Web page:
1) Gas Explosion: Coal (especially newly-mined coal) emits an inflammable gas (methane) which, when mixed with air, is liable to explode if in contact with a naked light, such explosion being augmented by a following coal-dust explosion in certain conditions. Consequently, coal should be loaded into holds which have been well-aired and, during the first few days following loading, the cargo surface should be ventilated so as to remove any gas, which is liable to seep into nearby spaces – eg: store-rooms. Extreme care should therefore be used when entering cargo-holds or those nearby enclosed areas.
2) Spontaneous Combustion: Coals – particularly soft, bituminous types from the USA and from Poland – are subject to heat and to spontaneously combust. This possibility will depend on the length of time in the ship (the longer coal is laden, the greater the fire risk); the ventilation provided; weather conditions and ambient temperatures; methods of handling the cargo when it is moved about and loaded; and other factors. Generally, the more coal is handled, the more it is prone to emit gas and to spontaneously combust. Although ventilation may be necessary to reduce the risk of gas explosions, such ventilation may encourage spontaneous combustion by directing air on to the hot surface of the coal. Consequently, ventilation of coal must be very carefully supervised and directed at the surface area only, shipboard ventilation systems leading to the bottom of holds being blanked off to avoid air reaching deep into the cargo. The IMO Code of Safe Practice for Solid Bulk Cargoes recommends that temperatures of coal cargo be taken daily at three places in each hold, both near the bottom, and at the middle of the stow. The danger signal is a temperature reading of between 50 and 55 degrees C (l20/l30°F), which indicates that a potential fire hazard is developing. It is imperative that no portion of coals in storage or under transportation be allowed to exceed 80°C (180°F). Thus before loading is permitted to start, temperature of the cargo must be carefully vetted and ‘hot coal’ rejected if too dangerous to carry.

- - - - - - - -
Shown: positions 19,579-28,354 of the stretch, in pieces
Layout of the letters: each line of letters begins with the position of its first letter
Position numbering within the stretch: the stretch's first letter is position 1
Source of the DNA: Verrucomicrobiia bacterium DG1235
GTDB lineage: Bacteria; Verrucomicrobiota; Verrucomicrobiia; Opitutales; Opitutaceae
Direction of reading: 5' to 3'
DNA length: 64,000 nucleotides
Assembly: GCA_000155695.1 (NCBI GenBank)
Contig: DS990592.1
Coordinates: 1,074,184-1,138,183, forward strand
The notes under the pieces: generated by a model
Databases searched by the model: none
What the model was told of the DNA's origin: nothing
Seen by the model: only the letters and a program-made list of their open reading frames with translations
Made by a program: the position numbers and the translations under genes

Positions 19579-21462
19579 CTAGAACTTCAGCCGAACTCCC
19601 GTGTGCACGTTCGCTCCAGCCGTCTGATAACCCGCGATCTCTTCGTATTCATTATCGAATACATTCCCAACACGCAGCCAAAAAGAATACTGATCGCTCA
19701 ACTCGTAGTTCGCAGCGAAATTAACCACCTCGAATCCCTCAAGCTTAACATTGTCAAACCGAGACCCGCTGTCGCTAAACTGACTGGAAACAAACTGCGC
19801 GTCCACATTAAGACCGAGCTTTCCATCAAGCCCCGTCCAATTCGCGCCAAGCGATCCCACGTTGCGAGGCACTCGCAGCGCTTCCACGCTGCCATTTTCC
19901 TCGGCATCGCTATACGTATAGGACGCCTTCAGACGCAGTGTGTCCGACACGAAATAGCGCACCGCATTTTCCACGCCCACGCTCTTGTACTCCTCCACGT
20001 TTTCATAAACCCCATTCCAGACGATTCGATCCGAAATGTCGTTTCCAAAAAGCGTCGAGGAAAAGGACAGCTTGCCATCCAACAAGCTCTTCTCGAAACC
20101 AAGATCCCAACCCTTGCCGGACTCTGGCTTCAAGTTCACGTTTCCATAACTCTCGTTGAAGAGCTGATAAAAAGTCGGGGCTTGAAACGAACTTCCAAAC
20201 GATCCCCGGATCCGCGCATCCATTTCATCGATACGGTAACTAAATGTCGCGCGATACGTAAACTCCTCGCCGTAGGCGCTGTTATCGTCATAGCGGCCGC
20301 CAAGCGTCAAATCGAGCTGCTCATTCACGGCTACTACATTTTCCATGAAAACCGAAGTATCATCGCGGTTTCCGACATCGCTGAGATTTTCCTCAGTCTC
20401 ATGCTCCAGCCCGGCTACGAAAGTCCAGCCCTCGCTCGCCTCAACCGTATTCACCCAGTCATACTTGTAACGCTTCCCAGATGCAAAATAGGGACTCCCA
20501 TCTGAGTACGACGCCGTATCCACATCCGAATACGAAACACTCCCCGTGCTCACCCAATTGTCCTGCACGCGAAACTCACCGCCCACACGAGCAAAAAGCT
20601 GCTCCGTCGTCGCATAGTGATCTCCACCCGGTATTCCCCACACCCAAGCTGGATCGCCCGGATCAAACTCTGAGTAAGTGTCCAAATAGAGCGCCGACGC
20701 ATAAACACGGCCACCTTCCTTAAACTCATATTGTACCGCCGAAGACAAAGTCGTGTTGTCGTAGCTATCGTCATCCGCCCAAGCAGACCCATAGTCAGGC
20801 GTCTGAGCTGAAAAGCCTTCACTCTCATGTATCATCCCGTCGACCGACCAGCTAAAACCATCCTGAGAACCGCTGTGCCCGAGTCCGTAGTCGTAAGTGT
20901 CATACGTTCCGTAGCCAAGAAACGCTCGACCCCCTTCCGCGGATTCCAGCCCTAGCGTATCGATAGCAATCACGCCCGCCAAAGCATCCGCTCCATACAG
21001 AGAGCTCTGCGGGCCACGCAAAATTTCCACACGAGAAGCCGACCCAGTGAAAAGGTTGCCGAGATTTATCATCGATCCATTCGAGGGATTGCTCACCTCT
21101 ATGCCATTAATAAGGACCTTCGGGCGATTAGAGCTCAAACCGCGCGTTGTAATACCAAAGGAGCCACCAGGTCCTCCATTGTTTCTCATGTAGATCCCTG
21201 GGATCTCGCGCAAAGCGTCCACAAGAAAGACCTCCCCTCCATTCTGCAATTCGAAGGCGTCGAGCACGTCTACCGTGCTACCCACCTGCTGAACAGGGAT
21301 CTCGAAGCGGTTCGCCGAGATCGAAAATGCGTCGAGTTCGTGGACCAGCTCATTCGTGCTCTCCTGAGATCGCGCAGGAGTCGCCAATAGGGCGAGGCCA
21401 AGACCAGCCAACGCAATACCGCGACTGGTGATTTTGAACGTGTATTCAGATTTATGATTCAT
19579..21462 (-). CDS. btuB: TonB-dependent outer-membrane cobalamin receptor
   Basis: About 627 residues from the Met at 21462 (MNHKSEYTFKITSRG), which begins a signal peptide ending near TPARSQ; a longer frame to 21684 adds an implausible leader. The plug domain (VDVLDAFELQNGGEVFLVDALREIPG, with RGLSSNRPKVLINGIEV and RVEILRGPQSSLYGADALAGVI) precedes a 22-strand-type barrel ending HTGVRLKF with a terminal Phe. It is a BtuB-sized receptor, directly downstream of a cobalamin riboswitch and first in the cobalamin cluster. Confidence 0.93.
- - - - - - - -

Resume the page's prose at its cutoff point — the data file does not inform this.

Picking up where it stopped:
3) Cargo shifting at sea: Especially when loaded wet, small coals – variously termed coal-breeze, slack, slurry or duff – are liable to shift at sea thereby endangering the safety of the ship concerned, particularly small coastal craft lacking self-trimming facilities. Thus it is vital that no suspect cargo is loaded until appropriate water content tests have been conducted by or on behalf of the ship’s master. IMO lays down suggested procedures in such cases, and cargo which is potentially liable to excess surface movement should be rejected. Even if shipped dry, extreme care must be taken with the stowage of small coal which must be well trimmed and stable before venturing to sea.
4) Corrosion of ship’s holds: Coals with a high sulphur content (particularly certain types from the USA) especially when loaded wet, are liable to create a situation whereby chemical action can corrode steel hold sides and bulkheads. This situation may be worsened if the coal temperature rises and, obviously the longer the cargo remains in the ship. Pond coal- coal retrieved from fresh-water ponds – is especially liable to corrode. These problems are further compounded by the practice (commonplace in certain areas of the USA) of loading coals from a variety of sources, each with its own carriage difficulties and requirements.